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Arguments over constitutionality of Sask. pronoun policy set for November

On Tuesday, a Regina court heard an injunction application filed against the Government of Saskatchewan’s pronoun policy.

The policy requires parental permission for children under 16 to change their preferred names or pronouns in school.

UR Pride, a student organization at the University of Regina, made the injunction application.

It argued that the policy requires the misgendering of students and the outing of those who choose to change pronouns.

An injunction would suspend the policy while its constitutionality is debated.

“It’s telling that this policy came together in nine days in the summer. We say that is a good reason for the court to doubt that the government really was acting in the public interest here,” Adam Goldenberg, a lawyer for UR Pride told CTV News.

“You’d think that if a policy was going to affect the interests of young people – that it was going to affect the constitutional rights, there would be expert consultation. The school divisions would be brought to the table, that there would’ve been meaningful discussion about this.”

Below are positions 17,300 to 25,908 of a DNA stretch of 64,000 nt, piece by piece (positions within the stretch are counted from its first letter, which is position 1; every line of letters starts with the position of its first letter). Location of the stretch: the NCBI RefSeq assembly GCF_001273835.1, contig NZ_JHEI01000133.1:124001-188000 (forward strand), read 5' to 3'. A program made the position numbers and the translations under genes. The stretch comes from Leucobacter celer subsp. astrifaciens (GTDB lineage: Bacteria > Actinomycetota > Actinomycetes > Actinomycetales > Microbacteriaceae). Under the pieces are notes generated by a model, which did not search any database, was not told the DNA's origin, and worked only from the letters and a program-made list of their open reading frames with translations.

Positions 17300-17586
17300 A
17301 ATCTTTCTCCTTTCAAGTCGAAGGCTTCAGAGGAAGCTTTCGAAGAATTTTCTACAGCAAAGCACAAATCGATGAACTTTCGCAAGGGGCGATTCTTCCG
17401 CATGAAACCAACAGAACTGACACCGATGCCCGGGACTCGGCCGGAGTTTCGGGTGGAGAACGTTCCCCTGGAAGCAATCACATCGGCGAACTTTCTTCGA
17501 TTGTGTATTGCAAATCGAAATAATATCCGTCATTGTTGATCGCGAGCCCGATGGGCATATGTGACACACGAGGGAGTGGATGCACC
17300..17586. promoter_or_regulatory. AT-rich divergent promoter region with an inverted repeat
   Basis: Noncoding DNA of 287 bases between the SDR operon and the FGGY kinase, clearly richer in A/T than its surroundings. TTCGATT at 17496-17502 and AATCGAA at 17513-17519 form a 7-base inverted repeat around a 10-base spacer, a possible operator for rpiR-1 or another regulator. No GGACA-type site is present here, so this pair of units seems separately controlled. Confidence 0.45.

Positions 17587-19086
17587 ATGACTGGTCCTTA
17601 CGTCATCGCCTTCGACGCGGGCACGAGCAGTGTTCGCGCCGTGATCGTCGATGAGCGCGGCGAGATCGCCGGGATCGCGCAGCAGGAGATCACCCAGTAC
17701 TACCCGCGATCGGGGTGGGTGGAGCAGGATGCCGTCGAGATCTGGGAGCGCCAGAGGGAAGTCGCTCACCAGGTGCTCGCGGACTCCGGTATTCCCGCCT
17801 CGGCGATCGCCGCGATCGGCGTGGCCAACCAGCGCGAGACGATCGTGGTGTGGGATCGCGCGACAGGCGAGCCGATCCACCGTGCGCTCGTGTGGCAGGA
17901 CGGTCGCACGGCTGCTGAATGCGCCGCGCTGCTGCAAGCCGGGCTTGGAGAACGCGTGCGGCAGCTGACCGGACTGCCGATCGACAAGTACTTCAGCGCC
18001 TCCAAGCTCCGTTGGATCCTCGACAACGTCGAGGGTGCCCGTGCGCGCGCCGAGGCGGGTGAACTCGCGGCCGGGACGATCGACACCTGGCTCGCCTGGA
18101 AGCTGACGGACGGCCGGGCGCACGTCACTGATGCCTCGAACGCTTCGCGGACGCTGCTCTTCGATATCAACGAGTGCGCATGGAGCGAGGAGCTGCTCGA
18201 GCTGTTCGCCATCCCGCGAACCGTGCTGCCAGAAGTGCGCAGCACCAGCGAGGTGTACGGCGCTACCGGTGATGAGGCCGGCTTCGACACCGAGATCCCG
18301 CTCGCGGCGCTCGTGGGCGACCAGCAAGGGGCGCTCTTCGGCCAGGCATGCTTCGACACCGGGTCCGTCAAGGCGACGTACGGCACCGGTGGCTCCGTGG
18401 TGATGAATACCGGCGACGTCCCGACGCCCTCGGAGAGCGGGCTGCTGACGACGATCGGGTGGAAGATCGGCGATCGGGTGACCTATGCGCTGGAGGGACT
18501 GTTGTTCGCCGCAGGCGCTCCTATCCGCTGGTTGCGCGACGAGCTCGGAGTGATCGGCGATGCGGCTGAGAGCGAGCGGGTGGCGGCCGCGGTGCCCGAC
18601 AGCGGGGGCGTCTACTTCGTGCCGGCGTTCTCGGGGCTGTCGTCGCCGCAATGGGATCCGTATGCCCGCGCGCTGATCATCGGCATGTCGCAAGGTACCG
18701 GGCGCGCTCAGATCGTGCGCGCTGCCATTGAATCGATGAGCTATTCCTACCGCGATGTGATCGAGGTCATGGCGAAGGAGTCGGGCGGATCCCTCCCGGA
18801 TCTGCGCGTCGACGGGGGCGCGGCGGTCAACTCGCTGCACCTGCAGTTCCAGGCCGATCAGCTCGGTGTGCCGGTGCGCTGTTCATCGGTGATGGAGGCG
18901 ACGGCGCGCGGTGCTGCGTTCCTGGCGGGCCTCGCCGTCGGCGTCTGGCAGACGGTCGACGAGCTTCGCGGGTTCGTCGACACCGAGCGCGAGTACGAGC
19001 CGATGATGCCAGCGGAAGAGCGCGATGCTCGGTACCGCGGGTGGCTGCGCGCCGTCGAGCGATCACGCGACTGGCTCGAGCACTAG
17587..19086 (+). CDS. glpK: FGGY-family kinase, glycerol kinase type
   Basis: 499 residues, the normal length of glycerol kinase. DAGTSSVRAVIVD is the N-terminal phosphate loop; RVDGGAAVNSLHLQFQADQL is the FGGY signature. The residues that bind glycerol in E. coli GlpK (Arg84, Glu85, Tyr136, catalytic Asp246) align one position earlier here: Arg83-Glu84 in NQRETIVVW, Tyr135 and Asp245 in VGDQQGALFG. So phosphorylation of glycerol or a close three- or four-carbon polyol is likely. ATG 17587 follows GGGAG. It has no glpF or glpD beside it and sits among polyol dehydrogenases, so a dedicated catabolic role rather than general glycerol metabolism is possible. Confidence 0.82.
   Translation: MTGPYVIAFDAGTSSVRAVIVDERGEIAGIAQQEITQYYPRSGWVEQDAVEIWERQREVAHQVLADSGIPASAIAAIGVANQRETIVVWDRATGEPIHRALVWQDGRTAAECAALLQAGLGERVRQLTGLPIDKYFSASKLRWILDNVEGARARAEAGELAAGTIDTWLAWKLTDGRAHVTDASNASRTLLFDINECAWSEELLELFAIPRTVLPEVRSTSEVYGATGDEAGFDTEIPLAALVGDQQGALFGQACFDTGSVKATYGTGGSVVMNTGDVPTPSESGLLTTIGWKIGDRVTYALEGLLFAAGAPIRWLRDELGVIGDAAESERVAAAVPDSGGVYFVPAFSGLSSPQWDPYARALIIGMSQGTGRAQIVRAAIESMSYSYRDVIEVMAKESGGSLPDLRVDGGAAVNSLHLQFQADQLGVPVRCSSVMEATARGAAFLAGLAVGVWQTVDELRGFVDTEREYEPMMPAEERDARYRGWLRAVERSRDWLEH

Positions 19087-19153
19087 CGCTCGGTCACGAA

The government argued that UR Pride is not the correct organization to seek a court injunction.

The province said the group is a university club that has nothing to do with school students. UR Pride says it provides support to gay/straight alliances in schools.

The government stressed that the pronoun policy only applies to children under the age of 16 and parental involvement is not required until a student decides to move forward with a pronoun change.

A decision on the injunction application will come at a later date.

Lawyers will be back in the Court of King’s Bench in November to argue the constitutionality of the government’s pronoun policy. Top Stories

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